• Provide a spacious and secure enclosure that mimics its natural habitat. The enclosure should be at least 4 feet (1.2 meters) long, 2 feet (0.6 meters) wide, and 3 feet (0.9 meters) high. It should have a lockable lid or door to prevent escape or intrusion. It should also have proper ventilation to prevent mold or fungus growth.
  • Furnish the enclosure with a suitable substrate, hiding places, climbing branches, a water bowl, and decorations. The substrate should be moist but not wet, such as cypress mulch or sphagnum moss. The hiding places, such as hollow logs or cork bark, should be dark and snug. The climbing branches, such as bamboo or grapevine, should be sturdy and stable. The water bowl should be large enough for soaking and changed daily. The decorations should be natural or artificial plants or vines that provide cover and enrichment.
  • Maintain the enclosure with optimal temperature, humidity, lighting, and cleanliness. The temperature should range from 75°F to 85°F (24°C to 29°C) with a slight drop at night. The humidity should be between 70% to 80%, with regular misting or fogging. The lighting should mimic the natural day and night cycle with 12 hours of daylight and 12 hours of darkness. The enclosure should be spot-cleaned daily and thoroughly cleaned monthly.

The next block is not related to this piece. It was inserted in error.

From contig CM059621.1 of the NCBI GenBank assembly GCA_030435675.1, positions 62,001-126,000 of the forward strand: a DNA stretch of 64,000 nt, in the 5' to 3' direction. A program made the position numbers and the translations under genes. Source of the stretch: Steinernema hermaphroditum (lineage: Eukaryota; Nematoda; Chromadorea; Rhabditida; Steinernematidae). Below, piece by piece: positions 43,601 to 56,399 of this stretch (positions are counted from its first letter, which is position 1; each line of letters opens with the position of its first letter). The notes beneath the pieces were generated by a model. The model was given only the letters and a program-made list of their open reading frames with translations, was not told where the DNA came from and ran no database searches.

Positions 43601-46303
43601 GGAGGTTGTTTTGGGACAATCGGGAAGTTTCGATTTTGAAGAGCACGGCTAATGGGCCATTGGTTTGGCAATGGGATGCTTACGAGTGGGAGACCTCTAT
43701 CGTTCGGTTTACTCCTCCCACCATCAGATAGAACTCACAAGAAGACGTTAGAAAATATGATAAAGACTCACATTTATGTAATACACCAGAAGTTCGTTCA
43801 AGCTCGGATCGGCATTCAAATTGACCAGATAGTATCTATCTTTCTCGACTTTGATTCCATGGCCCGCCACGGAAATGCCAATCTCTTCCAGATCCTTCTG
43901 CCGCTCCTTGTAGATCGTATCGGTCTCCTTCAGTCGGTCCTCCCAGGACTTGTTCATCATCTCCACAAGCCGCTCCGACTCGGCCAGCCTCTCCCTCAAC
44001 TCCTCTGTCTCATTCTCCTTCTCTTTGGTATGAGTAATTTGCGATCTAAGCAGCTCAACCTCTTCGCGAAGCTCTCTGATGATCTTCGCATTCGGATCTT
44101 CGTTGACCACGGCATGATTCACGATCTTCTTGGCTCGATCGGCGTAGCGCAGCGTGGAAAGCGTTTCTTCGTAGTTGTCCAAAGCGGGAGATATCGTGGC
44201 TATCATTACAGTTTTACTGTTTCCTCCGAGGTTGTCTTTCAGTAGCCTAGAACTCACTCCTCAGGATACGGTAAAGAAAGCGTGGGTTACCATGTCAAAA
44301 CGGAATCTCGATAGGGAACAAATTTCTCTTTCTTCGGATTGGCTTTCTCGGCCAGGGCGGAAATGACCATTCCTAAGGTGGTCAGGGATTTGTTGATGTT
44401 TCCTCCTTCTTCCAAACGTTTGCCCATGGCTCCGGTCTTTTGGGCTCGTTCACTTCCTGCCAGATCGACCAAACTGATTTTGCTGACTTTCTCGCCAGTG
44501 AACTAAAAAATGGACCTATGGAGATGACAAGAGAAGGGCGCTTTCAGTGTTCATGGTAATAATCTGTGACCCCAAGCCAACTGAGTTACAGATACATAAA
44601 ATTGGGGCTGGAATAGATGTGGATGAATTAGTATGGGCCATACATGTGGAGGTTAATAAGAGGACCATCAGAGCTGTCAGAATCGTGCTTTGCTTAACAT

• Feed the snake with appropriate prey items every 10 to 14 days, depending on size and age. The prey items should be live or pre-killed rodents (such as mice or rats) that are slightly larger than the snake’s head. The prey items should be offered using tongs or gloves at night to avoid being bitten. The snake should not be fed more than once a week or less than once a month, as this could cause obesity or starvation.
  • Handle the snake with care and caution only when necessary. The snake should be handled gently and firmly using both hands to support its body. The snake should not be handled too often or too roughly, as this could cause stress or aggression. The snake should also not be handled after feeding, during shedding, during the breeding season, or when it is sick or injured, as this could cause regurgitation, infection, or injury.
  • Monitor the snake’s health and behavior regularly and seek veterinary attention if needed. The snake should be checked for signs of illness or injury, such as lethargy, loss of appetite, weight loss, dehydration, respiratory problems, skin problems, parasites, wounds, etc. The snake should also be checked for signs of normal behavior, such as activity, curiosity, hunting, shedding, etc. If the snake shows any abnormal signs, it should be taken to a qualified reptile veterinarian for diagnosis and treatment.